Rep. Paul RyanPaul Davis RyanFormer Sen. Bob Dole dies at 98 No time for the timid: The dual threats of progressives and Trump Juan Williams: Pelosi shows her power MORE (R-Wis.), who will chair the House Budget Committee next year, said Thursday that he would vote against the president’s deficit commission plan.
“Obviously I am not going to vote for it,” he told reporters at an event organized by The Christian Science Monitor. He said the plan makes spending problems related to healthcare “dramatically worse.”
“The plan accelerates and entrenches ObamaCare,” Ryan said. By taxing employer health plans but leaving the rest of the healthcare reform law in place, the plan presented by the chairmen of the deficit commission would push too many people into healthcare exchanges, which Ryan said would balloon subsidies paid by the government.
The debt commission is set to vote on the plan on Friday. Fourteen of the 18 commissioners must vote yes for the plan to be adopted.
Senate Majority Leader Harry ReidHarry Mason ReidBottom line Voters need to feel the benefit, not just hear the message Schumer-McConnell dial down the debt ceiling drama MORE (D-Nev.) and House Speaker Nancy Pelosi (D-Calif.) had promised to bring up the commission report for a vote if it is adopted, but incoming Speaker John BoehnerJohn Andrew BoehnerFeehery: The next Republican wave is coming Rift widens between business groups and House GOP Juan Williams: Pelosi shows her power MORE (R-Ohio) has made no such commitment.
Calling federal healthcare spending “our single largest fiscal challenge," the debt commission recommends reforming the payment structure for Medicare doctors, as well as fixing or repealing a new long-term insurance plan created by healthcare reform. The commission also recommends holding growth in federal health spending to growth in gross domestic product plus 1 percent starting in 2020 and requiring the president and Congress to make recommendations whenever the average cost growth exceeds that limit.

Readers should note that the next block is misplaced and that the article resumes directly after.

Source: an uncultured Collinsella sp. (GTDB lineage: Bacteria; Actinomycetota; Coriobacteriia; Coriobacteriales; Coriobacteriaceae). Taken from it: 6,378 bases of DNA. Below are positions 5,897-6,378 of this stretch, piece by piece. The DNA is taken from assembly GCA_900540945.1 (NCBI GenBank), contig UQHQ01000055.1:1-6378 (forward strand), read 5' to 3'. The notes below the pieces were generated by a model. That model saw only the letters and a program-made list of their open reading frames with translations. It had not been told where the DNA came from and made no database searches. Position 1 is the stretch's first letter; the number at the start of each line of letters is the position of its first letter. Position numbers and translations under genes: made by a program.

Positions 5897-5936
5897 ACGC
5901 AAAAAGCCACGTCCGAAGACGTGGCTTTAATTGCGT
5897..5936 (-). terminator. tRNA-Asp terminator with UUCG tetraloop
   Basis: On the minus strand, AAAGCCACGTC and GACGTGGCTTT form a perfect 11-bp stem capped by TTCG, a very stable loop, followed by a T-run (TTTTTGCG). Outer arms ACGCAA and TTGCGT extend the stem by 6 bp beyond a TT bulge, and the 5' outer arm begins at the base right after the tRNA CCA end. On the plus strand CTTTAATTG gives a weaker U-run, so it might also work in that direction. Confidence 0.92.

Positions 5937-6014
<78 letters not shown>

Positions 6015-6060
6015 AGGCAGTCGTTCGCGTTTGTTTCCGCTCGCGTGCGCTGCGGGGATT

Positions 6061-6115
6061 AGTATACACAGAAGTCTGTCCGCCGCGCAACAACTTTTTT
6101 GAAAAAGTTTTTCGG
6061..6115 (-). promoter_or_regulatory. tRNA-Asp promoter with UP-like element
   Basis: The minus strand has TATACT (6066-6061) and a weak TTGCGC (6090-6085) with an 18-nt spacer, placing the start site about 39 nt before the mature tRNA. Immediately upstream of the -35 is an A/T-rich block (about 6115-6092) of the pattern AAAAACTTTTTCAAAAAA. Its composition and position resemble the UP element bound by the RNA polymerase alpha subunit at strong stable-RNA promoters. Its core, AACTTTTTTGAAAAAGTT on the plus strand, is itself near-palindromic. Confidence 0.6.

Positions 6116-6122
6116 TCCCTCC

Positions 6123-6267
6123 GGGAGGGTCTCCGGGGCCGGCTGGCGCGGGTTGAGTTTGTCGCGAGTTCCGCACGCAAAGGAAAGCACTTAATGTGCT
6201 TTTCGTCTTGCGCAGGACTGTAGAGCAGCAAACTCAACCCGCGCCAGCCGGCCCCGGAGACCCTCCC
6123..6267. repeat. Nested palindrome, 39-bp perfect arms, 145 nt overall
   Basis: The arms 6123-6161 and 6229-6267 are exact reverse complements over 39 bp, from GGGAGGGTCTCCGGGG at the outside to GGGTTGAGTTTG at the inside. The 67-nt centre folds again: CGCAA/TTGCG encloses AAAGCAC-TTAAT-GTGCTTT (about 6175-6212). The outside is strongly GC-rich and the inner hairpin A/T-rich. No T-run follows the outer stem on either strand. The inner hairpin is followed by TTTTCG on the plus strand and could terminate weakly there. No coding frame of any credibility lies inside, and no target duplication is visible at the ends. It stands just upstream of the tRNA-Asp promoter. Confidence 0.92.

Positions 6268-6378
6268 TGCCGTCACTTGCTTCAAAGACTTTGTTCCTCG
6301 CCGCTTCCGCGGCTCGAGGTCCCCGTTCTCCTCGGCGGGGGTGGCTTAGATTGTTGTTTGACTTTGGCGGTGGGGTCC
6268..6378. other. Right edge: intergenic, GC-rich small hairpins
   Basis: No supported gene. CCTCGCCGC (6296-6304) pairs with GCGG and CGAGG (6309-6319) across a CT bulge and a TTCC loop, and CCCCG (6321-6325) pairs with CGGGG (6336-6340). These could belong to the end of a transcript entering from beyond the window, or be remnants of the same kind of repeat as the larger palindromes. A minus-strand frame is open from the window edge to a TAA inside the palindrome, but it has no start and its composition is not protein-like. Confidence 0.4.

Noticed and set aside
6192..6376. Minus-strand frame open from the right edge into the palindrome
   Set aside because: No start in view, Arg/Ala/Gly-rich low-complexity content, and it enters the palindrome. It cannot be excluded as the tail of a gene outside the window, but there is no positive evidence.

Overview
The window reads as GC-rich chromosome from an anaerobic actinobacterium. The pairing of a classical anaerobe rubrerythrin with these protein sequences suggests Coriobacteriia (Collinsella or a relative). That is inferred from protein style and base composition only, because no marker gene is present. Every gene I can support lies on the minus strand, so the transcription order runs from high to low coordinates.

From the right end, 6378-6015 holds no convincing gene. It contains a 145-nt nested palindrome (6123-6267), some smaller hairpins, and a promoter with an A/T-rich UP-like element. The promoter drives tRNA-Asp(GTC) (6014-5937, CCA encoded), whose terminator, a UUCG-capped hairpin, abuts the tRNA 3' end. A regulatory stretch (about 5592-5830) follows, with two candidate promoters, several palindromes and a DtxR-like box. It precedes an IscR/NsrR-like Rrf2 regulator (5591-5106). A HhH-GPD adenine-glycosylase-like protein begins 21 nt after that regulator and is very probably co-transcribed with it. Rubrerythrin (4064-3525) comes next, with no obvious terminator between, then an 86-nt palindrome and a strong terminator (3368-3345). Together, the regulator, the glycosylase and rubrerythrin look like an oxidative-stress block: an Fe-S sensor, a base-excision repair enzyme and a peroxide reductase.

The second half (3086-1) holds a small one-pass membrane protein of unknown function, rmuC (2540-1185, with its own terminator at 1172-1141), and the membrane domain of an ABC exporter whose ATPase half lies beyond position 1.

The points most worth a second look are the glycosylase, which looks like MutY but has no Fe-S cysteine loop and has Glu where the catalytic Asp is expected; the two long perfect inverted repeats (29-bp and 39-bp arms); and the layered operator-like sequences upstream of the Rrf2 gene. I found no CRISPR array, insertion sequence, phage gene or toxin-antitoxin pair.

The commission also recommends strengthening the controversial Independent Payment Advisory Board (IPAB), which was created by healthcare reform to make Medicare spending recommendations. Republicans have long targeted the IPAB for repeal, saying it provides too much power to “unelected, unaccountable bureaucrats.”
Ryan said he wasn’t sure how many votes the debt plan would get on Friday, but predicted there would be no lame-duck vote.
“The original idea was a vote in the lame-duck. That is not going to happen,” said Ryan, who argued it is not possible to draft and pass legislation based on the plan this month.
“Even if you get 14 I don’t know if it will get a vote anyway,” he said.
Ryan had already signaled his opposition to the plan on Wednesday when it was released.
He did say he would look to incorporate some of the plan’s tax and budget process ideas into future legislation, including placing caps on discretionary spending that could only be overturned by a supermajority vote.
He also praised the direction of the commission’s tax reform, which would eliminate tax expenditures while lowering individual rates.
Ryan approves of some of the plan’s changes to Social Security, but said he would like to see personal accounts offered under the program. The chairmen’s proposal would gradually lift the age of eligibility for Social Security.
Jason Millman contributed to this story.
This story was updated at 11:08 a.m.